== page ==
Melancholia may have been a devastatingly beautiful film about the end of the world but there was a happy ending for the film this weekend at the 24th European Film Awards in Berlin where it took the coveted award for European Film 2011. After his controversial comments at the Cannes Film Festival earlier this year, Lars Von Trier has taken a vow of silence and will no longer appear at public events. The director asked his wife Bente Froge to appear at the ceremony on his behalf.
Froge kept her acceptance speech short and sweet, saying; “I should say from Lars that he has no message for you since he has decided not to make statements any more… and I really don’t know why! He asked me that I should wave to you in a very kind and friendly way”. Inevitably the talk at the Winners Press Conference was dominated by what the director was doing rather than attending the awards ceremony. Froge said; “He is at home, cooking. Tonight he is taking care of the children, now it’s my turn. This is a very long event. I think he would almost go crazy, but I think it’s too much for him, especially after what happened in Cannes so now he wants to concentrate on making the movie.”
Von Trier was ejected from Cannes this year, but the wins at the European Film Awards may have lessened the blow somewhat. Melancholia also walked away with the European Cinematographer and European Production Design Awards but lost out in the acting categories.
British actors scored a double whammy at the European Film Awards this weekend. The awards for European Actor and Actress 2011 went to Colin Firth for The Kings Speech and Tilda Swinton for We Need To Talk About Kevin. There was another British win on the night, American born director Terry Gilliam – who renounced his US citizenship in 2006 – took home the award for European Short Film for The Wholly Family. Gilliam quipped that he is going about his career backwards; “Things are rather strange here, you normally make short films, and you rise and you go on to make feature films. I seem to be working my way backwards, so this may be the end of what had been an interesting career, on the other hand it may be the start of, hopefully, a new one.” Gilliam also mentioned, “I used to make tall films, and now I make short films”.
Danish Director Susanne Bier won European Director for Haevnen (In a Better World) and Wim Wenders’ 3D documentary Pina won the European Film Academy Documentary 2011 – Prix Arte. As President of the European Film Academy, Wenders reminded Academy Members that they are not exempt from nomination; “As our board is made up of active film makers, producers, directors my fate can happen to all of you. I am not spared as President from being nominated, and I am thankful.”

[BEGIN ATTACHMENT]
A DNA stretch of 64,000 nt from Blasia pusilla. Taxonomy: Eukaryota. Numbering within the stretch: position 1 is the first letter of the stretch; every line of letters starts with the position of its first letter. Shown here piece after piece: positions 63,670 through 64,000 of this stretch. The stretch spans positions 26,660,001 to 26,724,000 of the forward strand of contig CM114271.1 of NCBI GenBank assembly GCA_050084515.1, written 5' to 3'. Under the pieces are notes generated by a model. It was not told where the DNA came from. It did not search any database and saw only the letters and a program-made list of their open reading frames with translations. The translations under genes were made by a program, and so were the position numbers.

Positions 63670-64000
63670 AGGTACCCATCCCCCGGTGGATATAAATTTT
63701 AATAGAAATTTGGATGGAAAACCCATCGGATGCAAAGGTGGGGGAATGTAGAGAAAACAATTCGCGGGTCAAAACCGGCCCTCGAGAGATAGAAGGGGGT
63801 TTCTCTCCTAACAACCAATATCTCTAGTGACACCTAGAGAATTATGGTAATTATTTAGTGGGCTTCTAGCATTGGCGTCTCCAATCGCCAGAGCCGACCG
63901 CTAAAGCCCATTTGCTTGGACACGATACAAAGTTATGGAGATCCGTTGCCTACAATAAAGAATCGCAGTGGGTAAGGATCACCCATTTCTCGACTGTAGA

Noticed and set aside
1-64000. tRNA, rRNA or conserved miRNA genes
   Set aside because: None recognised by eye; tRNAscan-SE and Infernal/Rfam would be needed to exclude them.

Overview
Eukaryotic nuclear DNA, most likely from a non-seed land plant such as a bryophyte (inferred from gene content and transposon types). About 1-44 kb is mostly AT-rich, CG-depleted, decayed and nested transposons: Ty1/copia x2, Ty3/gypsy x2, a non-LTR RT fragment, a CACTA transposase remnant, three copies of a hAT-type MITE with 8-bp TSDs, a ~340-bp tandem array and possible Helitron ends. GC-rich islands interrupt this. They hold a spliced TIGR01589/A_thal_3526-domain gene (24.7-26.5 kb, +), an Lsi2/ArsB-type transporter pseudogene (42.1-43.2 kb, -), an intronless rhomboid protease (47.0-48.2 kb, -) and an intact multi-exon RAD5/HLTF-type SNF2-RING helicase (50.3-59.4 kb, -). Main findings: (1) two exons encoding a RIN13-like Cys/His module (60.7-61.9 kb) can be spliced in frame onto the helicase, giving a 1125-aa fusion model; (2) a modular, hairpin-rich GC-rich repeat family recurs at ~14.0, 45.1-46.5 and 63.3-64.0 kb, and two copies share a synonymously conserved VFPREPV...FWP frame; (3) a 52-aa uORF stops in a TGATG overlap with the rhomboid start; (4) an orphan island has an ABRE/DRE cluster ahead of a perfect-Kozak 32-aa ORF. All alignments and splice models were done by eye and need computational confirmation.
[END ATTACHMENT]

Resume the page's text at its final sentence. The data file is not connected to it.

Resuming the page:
Another honour for the UK; Stephen Frears was honoured with the Lifetime Achievement Award for his vast body of work as a director, including The Snapper, High Fidelity, My Beautiful Laundrette and Les Liasons Dangereuses. Frears’s acceptance speech was charming as he reminded the audience “I am just a bloke who makes films, and I hope the audience likes them”. Danish actor Mads Mikkelsen was honoured with the European Achievement in World Cinema Award.
The film that lost out most on the night was Michel Hazanavicius’s silent film, The Artist. The Artist was a breakout hit at Cannes – having been moved into Competition at the last minute – but it did not succeed at the European Film Awards, despite early rumours suggesting that the film will dominate next year’s Oscars. Composer Ludovik Bource took home the European Composer Award for his romantic score for the film, but actor Jean Dujardin was snubbed for his endearing performance as George Valentin, a silent movie star who finds it hard to make the move into ‘talkies’.
Oscar rumours do not often translate to the European Film Awards, which honours a wide range of films that sometimes get overlooked on the world stage. Academy President, Wim Wenders said; We believe in the Academy as a successful example of independent, multicultural community. Since the very beginning, the Academy has always strove for openness and curiosity, for freedom of artistic expression and for cultural exchange.” Deputy Chairman Nik Powell added; “This is one of those coincidental years where the masters of European cinema have delivered work at the top of their game.”
The European Film Awards were first held in 1998, with the European Film Academy being established the following year, as a result of late night discussions at the Hotel Kempinski in Berlin between actors, directors and film makers of all disciplines. The European Film Awards aims to give exposure and profile to European films across the world.